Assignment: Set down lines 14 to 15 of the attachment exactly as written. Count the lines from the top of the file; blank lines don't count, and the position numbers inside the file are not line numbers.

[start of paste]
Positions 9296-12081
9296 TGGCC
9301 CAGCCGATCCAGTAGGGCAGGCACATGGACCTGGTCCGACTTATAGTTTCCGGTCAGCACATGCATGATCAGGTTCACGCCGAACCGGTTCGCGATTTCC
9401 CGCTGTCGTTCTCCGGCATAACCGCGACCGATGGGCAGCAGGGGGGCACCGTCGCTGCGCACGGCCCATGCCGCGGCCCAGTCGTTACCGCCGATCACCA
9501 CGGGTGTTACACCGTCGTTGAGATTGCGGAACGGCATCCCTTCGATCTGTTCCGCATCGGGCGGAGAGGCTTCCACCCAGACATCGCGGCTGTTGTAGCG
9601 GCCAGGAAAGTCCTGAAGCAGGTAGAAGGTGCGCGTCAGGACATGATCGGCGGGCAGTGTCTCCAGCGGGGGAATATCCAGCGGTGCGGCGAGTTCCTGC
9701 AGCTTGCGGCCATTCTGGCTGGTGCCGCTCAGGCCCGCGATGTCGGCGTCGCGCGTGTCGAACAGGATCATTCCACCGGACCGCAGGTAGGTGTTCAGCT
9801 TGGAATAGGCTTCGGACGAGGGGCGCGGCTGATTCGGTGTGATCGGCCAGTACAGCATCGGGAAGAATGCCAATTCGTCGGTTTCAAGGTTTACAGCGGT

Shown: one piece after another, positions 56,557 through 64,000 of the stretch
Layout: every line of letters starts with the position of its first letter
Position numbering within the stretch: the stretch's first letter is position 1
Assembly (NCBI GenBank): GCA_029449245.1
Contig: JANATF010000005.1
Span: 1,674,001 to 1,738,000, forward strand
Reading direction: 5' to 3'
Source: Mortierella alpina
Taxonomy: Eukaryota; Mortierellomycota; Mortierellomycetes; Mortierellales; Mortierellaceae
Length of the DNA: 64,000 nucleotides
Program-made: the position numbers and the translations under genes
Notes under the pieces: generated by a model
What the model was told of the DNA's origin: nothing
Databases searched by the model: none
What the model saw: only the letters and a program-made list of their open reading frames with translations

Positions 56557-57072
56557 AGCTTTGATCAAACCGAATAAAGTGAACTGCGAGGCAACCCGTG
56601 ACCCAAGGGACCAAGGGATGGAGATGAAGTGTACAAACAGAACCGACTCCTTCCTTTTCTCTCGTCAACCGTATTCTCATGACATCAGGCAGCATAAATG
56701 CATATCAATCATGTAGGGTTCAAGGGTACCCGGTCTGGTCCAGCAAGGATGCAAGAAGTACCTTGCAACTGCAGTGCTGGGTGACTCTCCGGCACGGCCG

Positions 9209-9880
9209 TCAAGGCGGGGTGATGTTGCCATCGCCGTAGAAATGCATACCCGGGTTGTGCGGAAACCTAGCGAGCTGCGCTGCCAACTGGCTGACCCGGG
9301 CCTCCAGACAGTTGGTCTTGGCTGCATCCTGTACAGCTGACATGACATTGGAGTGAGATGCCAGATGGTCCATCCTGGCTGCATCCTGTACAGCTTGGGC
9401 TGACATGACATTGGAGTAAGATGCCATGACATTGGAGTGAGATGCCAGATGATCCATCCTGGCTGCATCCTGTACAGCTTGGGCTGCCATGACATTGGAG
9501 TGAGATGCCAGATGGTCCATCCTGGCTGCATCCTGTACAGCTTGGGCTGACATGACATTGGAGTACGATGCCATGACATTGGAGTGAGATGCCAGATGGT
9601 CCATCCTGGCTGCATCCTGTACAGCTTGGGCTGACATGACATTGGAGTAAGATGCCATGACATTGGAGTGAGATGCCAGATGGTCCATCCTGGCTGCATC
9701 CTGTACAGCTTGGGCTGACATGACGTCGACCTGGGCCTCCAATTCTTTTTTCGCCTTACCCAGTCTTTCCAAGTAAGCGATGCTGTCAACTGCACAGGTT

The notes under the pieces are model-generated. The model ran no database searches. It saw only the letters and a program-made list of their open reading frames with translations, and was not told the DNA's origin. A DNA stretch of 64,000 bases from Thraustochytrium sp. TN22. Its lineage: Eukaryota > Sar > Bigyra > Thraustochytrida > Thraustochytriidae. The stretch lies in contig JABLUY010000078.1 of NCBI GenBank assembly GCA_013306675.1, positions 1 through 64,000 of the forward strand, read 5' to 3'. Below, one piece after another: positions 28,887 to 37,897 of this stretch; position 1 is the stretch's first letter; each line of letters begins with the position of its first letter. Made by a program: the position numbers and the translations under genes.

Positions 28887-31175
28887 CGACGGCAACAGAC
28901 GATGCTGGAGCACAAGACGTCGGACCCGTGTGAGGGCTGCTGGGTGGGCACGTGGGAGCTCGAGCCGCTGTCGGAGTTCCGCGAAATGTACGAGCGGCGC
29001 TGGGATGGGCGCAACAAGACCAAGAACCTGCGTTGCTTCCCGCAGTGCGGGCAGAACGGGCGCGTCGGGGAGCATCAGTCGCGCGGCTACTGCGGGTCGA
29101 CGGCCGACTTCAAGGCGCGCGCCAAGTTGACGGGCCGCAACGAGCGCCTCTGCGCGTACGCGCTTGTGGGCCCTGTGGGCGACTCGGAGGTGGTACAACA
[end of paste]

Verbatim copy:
Span: 1,674,001 to 1,738,000, forward strand
Reading direction: 5' to 3'